Jason Robards Sr.

Isle of the Dead (1945, Mark Robson)

The Greek anti-defamation league, if it existed, mustn’t have had much power when Isle of the Dead came out. It’s a quarantine drama, a genre I’m unfamiliar with but certainly has a lot of potential, set on a small Greek island. There’s nothing on the island besides an amateur Swiss archeologist (Jason Robards Sr.) and a graveyard. Boris Karloff plays a Greek general (the film’s set during the First Balkan War) who heads over to visit his wife’s tomb, dragging along American war correspondent Marc Cramer.

Karloff and Cramer find some mild mystery before ending up in Robards’s home, where he’s entertaining multiple guests–temporary refuges from Karloff’s latest battle.

The plague makes an appearance, forcing everyone to stay on the small island. Karloff and fellow Greek Helene Thimig start thinking its an evil spirit and plot murder.

While Thimig is over the top, Karloff’s descent into madness is wonderful. Even when he ignores fact, his conviction remains reasonable. It’s a quiet, unassuming performance from him–costar Cramer appears to be taller even; he transfixes.

Director Robson handles the cast and their subplots well, with Ardel Wray’s script weaving the subplots across each other, fueling the main thrust of the picture. It’s a brilliant, unpredictable script.

Besides Karloff, the best performances are from Ellen Drew (as a Greek peasant who suffered at the military’s hand) and Katherine Emery (as her ill friend). The only other iffy performance is Ernst Deutsch.

Isle resists most formula (there’s romance); it’s rather good.

3/4★★★

CREDITS

Directed by Mark Robson; written by Ardel Wray; director of photography, Jack MacKenzie; edited by Lyle Boyer; music by Leigh Harline; produced by Val Lewton; released by RKO Radio Pictures.

Starring Boris Karloff (Gen. Nikolas Pherides), Marc Cramer (Oliver Davis), Ellen Drew (Thea), Katherine Emery (Mrs. Mary St. Aubyn), Alan Napier (St. Aubyn), Jason Robards Sr. (Albrecht), Skelton Knaggs (Andrew Robbins), Ernst Deutsch (Dr. Drossos) and Helene Thimig (Madame Kyra).


Mademoiselle Fifi (1944, Robert Wise)

Mademoiselle Fifi is split down the center, roughly, into two parts. The first involves Simone Simon on the trip to her hometown. The second is when she reaches the town. The film takes place in occupied France during the Franco-Prussian War, but it opens with a title card presenting it as an analogue to World War II.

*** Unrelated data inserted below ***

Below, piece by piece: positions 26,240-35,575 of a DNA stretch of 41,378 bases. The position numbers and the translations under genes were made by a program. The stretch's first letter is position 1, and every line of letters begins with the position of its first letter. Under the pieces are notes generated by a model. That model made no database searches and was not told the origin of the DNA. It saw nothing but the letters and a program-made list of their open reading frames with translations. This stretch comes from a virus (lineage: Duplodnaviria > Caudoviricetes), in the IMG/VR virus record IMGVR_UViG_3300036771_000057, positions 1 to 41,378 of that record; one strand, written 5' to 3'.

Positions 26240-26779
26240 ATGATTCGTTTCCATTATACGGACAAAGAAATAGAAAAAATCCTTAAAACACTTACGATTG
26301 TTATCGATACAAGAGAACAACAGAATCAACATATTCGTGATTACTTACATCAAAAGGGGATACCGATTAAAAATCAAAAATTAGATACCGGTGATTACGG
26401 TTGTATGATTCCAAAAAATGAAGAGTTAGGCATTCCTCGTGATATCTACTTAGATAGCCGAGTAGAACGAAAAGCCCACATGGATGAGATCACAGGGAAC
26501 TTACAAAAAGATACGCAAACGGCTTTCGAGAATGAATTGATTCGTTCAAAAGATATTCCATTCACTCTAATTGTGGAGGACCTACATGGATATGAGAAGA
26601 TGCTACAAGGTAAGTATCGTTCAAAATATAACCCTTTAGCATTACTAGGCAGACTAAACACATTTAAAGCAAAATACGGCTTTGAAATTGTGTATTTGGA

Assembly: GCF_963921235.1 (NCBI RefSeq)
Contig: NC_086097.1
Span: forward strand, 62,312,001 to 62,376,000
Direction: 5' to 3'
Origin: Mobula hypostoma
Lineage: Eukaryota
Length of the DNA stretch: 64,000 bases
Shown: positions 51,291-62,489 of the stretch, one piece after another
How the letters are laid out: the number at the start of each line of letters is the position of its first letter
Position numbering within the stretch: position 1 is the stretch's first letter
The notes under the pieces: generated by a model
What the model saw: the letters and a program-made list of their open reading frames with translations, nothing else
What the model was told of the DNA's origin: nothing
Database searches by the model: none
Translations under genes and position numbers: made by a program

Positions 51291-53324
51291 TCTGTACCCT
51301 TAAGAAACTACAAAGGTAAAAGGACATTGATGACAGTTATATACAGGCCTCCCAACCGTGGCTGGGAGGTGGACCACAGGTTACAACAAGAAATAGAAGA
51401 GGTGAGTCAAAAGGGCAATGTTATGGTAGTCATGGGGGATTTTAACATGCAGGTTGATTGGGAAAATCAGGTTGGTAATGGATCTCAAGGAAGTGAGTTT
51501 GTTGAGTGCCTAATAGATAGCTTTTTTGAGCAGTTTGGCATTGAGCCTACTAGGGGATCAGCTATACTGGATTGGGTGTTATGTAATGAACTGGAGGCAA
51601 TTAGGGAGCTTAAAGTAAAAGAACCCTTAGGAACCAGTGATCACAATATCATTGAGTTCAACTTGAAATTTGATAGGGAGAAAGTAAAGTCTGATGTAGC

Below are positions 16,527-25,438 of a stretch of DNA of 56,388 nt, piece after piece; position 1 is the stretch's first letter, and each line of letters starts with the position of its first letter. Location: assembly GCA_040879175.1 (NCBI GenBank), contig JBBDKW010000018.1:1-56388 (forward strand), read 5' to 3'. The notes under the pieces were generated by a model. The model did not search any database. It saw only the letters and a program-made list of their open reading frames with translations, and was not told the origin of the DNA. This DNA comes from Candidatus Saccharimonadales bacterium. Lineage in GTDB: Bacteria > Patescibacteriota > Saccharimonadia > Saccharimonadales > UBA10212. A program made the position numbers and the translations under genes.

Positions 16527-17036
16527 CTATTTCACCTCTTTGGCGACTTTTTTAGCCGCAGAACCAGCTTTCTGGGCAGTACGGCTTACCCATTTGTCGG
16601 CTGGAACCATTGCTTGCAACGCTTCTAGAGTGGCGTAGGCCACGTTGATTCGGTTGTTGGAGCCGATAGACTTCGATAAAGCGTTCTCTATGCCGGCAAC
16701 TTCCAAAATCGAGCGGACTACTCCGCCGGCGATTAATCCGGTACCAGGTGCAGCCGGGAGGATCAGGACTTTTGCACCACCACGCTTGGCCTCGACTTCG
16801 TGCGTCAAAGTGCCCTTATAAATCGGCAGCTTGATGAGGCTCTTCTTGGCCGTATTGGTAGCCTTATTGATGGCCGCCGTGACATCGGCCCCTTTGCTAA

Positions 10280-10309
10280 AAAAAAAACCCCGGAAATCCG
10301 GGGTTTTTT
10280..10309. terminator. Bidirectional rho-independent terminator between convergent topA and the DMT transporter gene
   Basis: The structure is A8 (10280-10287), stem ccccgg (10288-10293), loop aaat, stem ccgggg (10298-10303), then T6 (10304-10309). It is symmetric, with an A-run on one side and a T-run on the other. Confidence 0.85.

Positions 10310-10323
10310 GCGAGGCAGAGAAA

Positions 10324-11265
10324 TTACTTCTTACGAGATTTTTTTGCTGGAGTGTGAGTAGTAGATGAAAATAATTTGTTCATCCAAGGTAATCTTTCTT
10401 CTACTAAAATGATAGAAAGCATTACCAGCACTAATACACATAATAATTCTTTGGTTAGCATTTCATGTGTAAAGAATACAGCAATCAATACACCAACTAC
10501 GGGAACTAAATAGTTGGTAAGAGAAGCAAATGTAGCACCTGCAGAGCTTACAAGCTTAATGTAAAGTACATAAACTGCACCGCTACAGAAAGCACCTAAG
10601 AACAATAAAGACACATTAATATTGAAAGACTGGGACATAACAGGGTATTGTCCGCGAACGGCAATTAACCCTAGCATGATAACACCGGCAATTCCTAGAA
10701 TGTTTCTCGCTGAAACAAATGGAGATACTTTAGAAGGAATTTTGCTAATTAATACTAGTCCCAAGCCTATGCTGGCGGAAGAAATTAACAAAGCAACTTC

The first half, with Simon’s laundress winning over her fellow travelers, a bunch of stuck-up upper crust who don’t understand why she doesn’t associate with the occupying Prussians. Fifi tries hard to be about recognizing the evils of passive collaboration. It’s more successful when it’s just about Simon and her experiences. It plays very naturally at those times.

Unfortunately, the finale is entirely artificial and contrived, so Fifi falls apart quite a bit. The short runtime is partially responsible. With a few more minutes, the film could introduce real characters into the second half instead of filler. The first half has extremely memorable ones, particularly Jason Robards Sr. as an obnoxious wine wholesaler and Kurt Kreuger as the titular villain. Even the less compelling characters are distinct. Not so at the end, when Fifi mostly introduces Prussian officer caricatures and vapid collaborators.

Simon’s excellent in the lead, as is John Emery as the armchair intellectual she inspires.

Technically, the film’s mediocre. Harry J. Wild’s photography is nice. J.R. Whittredge has some good transitions but, otherwise, his editing is weak. Wise’s direction is indistinct.

Fifi‘s impressive parts make the whole acceptable.

2/4★★

CREDITS

Directed by Robert Wise; screenplay by Josef Mischel and Peter Ruric, based on stories by Guy de Maupassant; director of photography, Harry J. Wild; edited by J.R. Whittredge; music by Werner R. Heymann; produced by Val Lewton; released by RKO Radio Pictures.

Starring Simone Simon (Elizabeth Bousset, A Little Laundress), John Emery (Jean Cornudet), Kurt Kreuger (Lt. von Eyrick, Called ‘Fifi’), Alan Napier (The Count de Breville), Helen Freeman (The Countess de Breville), Jason Robards Sr. (A Wholesaler in Wines), Norma Varden (The Wholesaler’s Wife), Romaine Callender (A Manufacturer), Fay Helm (The Manufacturer’s Wife), Edmund Glover (A Young Priest) and Charles Waldron (The Curé of Cleresville).


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THIS POST IS PART OF THE VAL LEWTON BLOGATHON HOSTED BY STEPHEN OF CLASSIC MOVIE MAN


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